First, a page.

By the early 1990s, the aggressive war against malaria that had been fought so tenaciously by the global health community for more than three decades had morphed into something more like trench warfare.
The eradication goals set so confidently by the United Nation’s World Health Organization in the mid-1950s had not been reached, and every year the disease, which humans had been fighting in one way or another for millennia, was still responsible for more than a million deaths — mostly of young children in sub-Saharan Africa, and more than 350 million cases worldwide.
But then things began to change. Investments were made in knowledge sharing and the training of researchers in African countries. WHO recognized its inability to fight the disease without partners in both the public and private spheres and was joined by other international organizations, national health and development bodies, foundations, NGOs, and the private sector. With the support of major foundations, private-public development partnerships began to focus on the research and development of new drugs (a process that market forces had failed to drive). In 2002, the Global Fund to Fight AIDS, Tuberculosis and Malaria (GFATM) was founded to provide funding to combat those diseases, premised on the idea that success could come only through the orchestrated efforts of multiple actors at the global, national, and private level.
Malaria continues to kill, but the new approach has enjoyed great successes, including the creation and distribution of new drugs. In fact, the fight against malaria can now be seen as a model of what the global health system of the future could look like, says Professor William Clark of Harvard Kennedy School.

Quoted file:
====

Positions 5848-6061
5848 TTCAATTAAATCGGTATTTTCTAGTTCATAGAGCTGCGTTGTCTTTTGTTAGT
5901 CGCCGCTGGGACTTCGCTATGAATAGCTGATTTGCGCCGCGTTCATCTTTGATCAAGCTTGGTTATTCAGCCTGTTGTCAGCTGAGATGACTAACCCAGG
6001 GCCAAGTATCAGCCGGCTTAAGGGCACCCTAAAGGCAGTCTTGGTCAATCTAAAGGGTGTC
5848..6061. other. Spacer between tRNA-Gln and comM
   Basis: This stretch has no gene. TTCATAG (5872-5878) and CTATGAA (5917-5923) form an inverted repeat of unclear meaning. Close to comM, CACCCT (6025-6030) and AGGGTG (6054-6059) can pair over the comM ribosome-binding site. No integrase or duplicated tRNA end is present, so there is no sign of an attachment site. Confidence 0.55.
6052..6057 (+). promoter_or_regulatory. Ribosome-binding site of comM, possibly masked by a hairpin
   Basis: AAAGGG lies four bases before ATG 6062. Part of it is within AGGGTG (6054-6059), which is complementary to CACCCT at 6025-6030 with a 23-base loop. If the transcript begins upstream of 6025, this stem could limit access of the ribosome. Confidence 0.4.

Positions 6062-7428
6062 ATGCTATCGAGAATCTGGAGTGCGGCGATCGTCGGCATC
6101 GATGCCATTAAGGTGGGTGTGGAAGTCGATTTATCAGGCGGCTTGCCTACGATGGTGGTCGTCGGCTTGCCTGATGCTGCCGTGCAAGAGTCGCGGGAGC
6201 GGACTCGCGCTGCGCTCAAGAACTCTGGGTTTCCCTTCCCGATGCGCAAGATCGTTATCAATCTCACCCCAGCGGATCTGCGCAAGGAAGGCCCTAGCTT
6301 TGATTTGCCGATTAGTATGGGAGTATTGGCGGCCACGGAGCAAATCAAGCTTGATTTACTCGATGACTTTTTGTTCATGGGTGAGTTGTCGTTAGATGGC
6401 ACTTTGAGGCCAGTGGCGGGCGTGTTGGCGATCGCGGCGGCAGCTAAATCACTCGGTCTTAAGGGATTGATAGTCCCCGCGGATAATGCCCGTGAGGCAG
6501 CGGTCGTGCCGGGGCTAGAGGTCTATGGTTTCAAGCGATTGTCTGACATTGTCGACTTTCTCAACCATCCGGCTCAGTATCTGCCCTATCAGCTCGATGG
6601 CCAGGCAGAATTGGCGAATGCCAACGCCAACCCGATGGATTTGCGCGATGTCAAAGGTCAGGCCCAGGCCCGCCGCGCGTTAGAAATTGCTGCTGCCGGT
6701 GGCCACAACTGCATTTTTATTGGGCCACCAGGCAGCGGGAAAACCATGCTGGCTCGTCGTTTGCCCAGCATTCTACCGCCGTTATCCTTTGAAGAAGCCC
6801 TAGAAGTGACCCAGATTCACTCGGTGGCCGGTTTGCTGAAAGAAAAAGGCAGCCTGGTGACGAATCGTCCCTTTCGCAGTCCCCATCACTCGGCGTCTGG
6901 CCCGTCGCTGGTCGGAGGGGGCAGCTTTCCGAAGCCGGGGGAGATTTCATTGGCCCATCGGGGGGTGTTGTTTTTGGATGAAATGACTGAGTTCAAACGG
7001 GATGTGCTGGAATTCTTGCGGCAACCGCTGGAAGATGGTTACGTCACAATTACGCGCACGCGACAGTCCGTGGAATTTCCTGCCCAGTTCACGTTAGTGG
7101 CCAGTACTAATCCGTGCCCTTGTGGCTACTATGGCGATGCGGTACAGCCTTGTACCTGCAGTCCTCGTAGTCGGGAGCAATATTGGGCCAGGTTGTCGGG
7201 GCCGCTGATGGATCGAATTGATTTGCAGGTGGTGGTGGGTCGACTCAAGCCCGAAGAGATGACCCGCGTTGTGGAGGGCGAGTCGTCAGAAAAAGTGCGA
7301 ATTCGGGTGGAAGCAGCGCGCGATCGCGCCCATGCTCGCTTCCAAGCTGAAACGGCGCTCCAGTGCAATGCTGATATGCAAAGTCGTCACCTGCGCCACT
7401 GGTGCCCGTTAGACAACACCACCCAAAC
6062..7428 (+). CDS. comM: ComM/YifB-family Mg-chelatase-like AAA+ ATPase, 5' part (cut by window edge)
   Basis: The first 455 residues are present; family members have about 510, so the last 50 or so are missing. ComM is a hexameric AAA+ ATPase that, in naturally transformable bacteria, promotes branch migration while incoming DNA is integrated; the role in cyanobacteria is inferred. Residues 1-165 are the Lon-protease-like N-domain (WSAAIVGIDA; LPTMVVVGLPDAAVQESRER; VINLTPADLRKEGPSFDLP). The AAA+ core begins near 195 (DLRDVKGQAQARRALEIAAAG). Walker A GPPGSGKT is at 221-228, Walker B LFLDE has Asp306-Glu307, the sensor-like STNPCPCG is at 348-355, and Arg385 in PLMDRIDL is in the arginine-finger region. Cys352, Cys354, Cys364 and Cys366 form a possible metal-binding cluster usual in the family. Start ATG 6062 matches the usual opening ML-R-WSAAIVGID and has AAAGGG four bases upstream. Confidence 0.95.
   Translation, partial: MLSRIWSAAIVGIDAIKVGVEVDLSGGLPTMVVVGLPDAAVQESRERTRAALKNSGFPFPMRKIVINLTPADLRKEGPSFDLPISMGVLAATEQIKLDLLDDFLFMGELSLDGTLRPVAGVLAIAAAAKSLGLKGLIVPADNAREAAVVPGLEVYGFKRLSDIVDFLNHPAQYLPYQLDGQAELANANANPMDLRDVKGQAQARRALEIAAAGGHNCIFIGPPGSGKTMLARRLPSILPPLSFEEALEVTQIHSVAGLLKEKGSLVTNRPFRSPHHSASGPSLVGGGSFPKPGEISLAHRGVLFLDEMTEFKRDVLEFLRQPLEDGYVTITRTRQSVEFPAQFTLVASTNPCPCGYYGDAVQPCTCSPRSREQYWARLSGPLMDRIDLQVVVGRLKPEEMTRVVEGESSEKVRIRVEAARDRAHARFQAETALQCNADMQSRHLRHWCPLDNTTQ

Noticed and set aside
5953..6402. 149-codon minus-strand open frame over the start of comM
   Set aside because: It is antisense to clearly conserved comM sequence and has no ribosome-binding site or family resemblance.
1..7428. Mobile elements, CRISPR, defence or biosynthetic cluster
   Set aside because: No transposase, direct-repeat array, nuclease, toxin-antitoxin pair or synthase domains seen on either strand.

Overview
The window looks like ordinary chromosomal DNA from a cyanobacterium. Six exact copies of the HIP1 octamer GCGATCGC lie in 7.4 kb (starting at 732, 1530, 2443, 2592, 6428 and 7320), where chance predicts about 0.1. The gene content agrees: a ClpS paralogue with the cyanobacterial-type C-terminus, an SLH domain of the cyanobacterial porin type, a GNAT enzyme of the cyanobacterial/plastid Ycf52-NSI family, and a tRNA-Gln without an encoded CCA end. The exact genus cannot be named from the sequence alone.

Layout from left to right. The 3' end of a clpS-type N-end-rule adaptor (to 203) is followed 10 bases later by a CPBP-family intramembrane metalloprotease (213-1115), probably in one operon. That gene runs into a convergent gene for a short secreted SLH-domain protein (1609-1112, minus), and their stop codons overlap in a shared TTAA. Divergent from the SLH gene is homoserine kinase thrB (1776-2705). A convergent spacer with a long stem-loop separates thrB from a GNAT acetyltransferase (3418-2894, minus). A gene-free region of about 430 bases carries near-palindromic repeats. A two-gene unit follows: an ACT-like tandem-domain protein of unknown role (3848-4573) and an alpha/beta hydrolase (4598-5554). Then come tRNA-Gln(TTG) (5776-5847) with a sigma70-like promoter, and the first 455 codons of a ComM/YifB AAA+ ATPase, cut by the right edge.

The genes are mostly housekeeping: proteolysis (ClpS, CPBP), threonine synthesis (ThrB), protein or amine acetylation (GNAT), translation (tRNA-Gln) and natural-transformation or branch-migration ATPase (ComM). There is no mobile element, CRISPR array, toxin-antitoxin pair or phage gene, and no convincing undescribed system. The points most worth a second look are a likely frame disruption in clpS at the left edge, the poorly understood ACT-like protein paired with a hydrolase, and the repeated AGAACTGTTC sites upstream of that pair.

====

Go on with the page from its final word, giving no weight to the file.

A team of experts, led by Clark together with HKS doctoral students Suerie Moon and Nicole Szlezák, and involving leaders from both Harvard’s and Boston University’s Schools of Public Health, explored the changing nature of global health institutions through the Institutional Innovations in Global Health project. (Their findings were debated at an international workshop and reported in a series of four papers published in January 2010 in Public Library of Science Medicine.) What was once a relatively simple system involving the WHO and its member countries has evolved into a complicated web of public and private actors (see figure below).
“The rise of multiple new actors in the system creates challenges for coordination but, more fundamentally, raises tightly linked questions about the roles various organizations should play, the rules by which they play, and who sets those rules,” the authors write.
The evolution of institutions comes as the nature of diseases being fought changes (non-communicable diseases such as cardiovascular disease and diabetes are on the rise) and as the environment is made even more unpredictable by globalization and climate change.
Among their recommendations, the authors call for new partnerships for setting an agenda for action, in which no single actor should dominate. They urge a strengthening of national health systems, which they describe as connecting global knowledge and best practices with local health needs. And they call for streamlining reporting requirements, among other things, to reduce the burdens placed on national health systems by the proliferation of global actors. — by Robert O'Neill